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orchestra concert
Large group of student dancers performing on stage
In a Grove
lower schoolers making pottery

The Arts

When our students have the opportunity to perform and create, they find new ways for self-expression and self-discovery, and gain self-confidence.

In February 2018, Rowland Hall’s Advanced Chamber Ensemble presented Collage, an evening of interactive listening, art, poetry, dance, and chamber music. (Video by Oliver Jin ’18)

Taught by faculty who are professional actors, dancers, visual artists, musicians, and writers, our fine arts curriculum and extracurriculars open doors for students who want to develop confidence and creativity in practicing an art form.

Art is woven into the very fabric of our students’ lives. Beginning School teachers integrate visual art and music throughout curriculum, and instruction becomes more formal in the Lower School. Children enjoy their weekly visits to the McCarthey Campus' beautiful art studio, where they learn technique, history, and criticism, and make 2D and 3D masterpieces under the able direction of professional artist-teacher Kathryn Czarnecki.

Learning to play Orff-Shulwerk instruments and exploring music theory, history, and performance from the talented baton of Cindy Hall also enthralls lower schoolers as their artistic interests begin to bloom. Stage performance starts in the Lower School, and students can develop their dramatic talents in the middle and upper schools.

Dance is everywhere—from movement exploration in the Beginning School, to impromptu playground rehearsals for the Lower School's annual Puttin’ on the Arts concert, to the Lincoln Street Campus studios where our older students develop fierce, animated choreography to express their feelings about the world they want to change.

2018-2019 arts calendar thumb

Arts Stories in Fine Print Magazine

dancers on stage

Every arts performance is a collaborative event, and in recent years we’ve had a large contingency of alumni return and contribute their time and talents to our programs. This January’s dance concert, Home: The Monsters We Run From, The Refuge We Seek, featured a film by Oliver Jin ’18 and a piece choreographed by Laja Field ’08. Also assisting: Max Jacquin ’18 worked on the lighting design and Sophia Cutrubus ’18 trained dancers in the Middle School Arts & Ensemble program.

Oliver’s film served as an introduction to the dance concert, framing the themes of migration and departure in scientific terms and providing audience members with a foundation to aid their interpretation of the dancers’ work. “The film is a message that says migration and movement and departure are an integral part of our humanity,” Oliver said. He credited Rowland Hall with showing him how the arts are intertwined. Now in his first year at Sarah Lawrence College studying photography, Oliver frequently attends art installations, dance lectures, and other performances to support and learn from fellow artists.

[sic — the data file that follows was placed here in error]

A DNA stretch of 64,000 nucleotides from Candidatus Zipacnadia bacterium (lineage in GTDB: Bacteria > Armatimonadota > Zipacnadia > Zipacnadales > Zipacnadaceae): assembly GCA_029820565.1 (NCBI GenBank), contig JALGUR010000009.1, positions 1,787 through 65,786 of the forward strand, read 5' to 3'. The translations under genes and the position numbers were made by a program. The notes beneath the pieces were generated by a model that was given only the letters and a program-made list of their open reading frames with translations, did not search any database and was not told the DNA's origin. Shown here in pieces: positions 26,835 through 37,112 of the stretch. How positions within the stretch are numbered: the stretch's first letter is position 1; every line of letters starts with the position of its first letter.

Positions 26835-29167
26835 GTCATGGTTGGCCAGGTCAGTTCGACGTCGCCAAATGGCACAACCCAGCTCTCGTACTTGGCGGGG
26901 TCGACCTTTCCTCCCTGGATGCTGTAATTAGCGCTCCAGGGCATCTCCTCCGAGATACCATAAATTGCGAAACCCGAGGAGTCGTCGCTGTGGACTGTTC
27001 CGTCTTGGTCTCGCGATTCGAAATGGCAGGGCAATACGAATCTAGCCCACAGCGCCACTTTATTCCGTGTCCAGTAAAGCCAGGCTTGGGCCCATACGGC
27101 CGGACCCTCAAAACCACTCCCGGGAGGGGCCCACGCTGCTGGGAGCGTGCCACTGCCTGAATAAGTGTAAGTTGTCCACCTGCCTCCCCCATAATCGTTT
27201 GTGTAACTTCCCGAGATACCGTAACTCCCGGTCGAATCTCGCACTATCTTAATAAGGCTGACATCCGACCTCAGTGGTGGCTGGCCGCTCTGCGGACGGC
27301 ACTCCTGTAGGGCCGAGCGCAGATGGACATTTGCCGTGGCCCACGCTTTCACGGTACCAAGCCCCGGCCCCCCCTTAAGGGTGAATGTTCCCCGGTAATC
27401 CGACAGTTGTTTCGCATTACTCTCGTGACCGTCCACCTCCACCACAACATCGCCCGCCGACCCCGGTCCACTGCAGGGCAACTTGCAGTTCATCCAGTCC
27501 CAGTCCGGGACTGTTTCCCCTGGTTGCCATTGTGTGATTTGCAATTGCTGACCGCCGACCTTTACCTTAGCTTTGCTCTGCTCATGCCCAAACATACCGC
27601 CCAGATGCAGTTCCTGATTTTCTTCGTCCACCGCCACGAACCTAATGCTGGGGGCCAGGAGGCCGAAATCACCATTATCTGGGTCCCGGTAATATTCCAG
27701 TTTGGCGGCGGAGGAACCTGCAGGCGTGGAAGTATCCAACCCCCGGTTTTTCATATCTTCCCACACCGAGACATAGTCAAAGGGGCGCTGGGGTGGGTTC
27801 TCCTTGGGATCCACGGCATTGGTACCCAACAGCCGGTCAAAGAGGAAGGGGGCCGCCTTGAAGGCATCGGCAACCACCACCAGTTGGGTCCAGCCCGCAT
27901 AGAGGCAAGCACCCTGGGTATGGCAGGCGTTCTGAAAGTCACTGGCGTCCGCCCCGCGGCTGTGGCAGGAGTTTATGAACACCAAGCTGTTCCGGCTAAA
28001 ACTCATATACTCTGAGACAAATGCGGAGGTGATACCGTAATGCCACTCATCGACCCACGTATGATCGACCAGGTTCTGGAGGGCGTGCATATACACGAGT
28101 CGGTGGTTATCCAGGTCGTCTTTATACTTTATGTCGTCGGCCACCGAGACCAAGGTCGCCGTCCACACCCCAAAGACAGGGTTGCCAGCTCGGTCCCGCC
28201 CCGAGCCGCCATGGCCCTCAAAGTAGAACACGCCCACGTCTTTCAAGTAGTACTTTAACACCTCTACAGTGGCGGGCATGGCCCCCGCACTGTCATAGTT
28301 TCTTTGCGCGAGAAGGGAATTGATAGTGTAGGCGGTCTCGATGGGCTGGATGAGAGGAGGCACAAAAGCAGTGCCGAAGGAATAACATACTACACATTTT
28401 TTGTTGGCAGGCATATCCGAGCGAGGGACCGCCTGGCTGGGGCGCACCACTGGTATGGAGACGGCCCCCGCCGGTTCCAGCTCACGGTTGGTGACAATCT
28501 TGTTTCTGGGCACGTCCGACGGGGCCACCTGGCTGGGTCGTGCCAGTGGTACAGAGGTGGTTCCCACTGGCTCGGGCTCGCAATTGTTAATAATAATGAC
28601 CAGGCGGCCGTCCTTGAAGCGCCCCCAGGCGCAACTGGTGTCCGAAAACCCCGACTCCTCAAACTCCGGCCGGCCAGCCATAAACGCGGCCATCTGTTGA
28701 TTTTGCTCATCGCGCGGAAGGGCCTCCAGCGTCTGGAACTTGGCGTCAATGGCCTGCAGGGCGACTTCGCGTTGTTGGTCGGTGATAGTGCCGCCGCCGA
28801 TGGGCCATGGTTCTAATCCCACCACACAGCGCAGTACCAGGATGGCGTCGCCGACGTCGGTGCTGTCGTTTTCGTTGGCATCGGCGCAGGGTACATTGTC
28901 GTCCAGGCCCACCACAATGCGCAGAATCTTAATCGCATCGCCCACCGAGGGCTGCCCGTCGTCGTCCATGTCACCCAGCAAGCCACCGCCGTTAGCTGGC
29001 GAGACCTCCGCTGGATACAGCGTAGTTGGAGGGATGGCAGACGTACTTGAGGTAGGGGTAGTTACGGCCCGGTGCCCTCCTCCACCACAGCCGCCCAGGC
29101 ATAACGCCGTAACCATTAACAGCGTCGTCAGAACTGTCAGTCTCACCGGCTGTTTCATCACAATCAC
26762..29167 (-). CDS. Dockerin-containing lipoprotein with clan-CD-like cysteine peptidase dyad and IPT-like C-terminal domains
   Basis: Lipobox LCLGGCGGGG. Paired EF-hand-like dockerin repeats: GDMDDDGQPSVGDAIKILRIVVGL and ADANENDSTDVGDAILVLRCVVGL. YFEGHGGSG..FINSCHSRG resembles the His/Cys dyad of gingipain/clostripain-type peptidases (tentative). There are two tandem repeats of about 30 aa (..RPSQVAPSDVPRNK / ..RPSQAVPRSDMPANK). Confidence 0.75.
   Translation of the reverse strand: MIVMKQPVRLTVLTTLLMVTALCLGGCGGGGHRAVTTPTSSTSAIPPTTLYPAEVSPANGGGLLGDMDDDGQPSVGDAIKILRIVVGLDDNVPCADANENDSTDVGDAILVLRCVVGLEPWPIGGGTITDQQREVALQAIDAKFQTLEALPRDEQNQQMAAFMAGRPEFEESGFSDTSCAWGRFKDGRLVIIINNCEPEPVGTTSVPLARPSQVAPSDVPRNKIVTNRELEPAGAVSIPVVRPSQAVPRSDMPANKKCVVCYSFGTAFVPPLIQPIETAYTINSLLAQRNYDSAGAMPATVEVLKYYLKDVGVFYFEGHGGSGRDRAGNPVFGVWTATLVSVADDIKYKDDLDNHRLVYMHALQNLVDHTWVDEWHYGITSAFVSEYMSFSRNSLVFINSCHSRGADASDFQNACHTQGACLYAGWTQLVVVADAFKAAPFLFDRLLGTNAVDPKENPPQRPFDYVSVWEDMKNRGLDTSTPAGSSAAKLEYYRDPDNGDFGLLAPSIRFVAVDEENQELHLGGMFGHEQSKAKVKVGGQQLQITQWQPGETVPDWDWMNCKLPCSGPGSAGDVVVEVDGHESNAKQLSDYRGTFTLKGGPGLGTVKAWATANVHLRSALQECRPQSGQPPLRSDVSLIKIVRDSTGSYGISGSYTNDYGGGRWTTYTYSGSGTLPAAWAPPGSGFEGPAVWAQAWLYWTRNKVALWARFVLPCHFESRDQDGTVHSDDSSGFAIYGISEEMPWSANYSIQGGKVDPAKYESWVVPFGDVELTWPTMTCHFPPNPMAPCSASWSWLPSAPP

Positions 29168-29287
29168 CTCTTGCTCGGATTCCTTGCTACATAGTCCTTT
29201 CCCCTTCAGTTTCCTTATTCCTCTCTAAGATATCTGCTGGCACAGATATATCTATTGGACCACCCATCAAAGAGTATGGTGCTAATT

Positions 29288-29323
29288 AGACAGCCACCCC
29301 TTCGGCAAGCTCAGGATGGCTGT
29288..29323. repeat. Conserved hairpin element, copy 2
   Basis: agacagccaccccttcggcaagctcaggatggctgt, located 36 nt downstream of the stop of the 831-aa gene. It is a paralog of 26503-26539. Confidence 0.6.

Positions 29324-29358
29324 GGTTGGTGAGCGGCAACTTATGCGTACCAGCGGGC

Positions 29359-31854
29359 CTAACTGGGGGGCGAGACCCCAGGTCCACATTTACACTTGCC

Laja Field ’08 enjoyed coming back to Rowland Hall and collaborating with the current group of students and artists. She said the school feels like home to her: “The teachers and experiences I had there I hold very close to my heart.”After graduating in 2008, Laja Field earned her bachelor’s degree in modern dance at the University of Utah and went on to dance professionally, eventually founding the physical dance theatre company LAJAMARTIN with her partner, Martin Durov. She said studying dance at Rowland Hall—and the opportunity to complete a distinction in dance—helped her envision a career in the field. Laja was thrilled to return and create a piece on current students, which  was partly inspired by Chimamanda Ngozi Adichie’s TED talk, The Danger of a Single Story.

“I believe that, if we tell more stories, and we’re able to invite another perspective through dance, there’s an opportunity to see something in a new way,” Laja said. She described her piece as a mish-mash of cultural influences, which asks people to consider their roles in any given community. “Who are we? Are we the ones who open our arms? Are we the ones who listen to new stories and open up our perspectives and take them in? Or are we stuck in our ways?”

Rowland Hall’s arts department chair Sofia Gorder celebrated the desire of our alumni to collaborate with other artists and stay engaged with their alma mater: “The school breeds this idea that we come back and we give back. That’s part of the culture.” See clips from the concert and hear more from Laja and Oliver about what giving back to the arts means to them.


Livia Anderson sitting in front of her mural.

After three years of intermittent painting, junior Livia Anderson in August applied the last strokes on a vibrant mural dominating one wall of eighth-grade American Studies teacher Bill Tatomer’s classroom.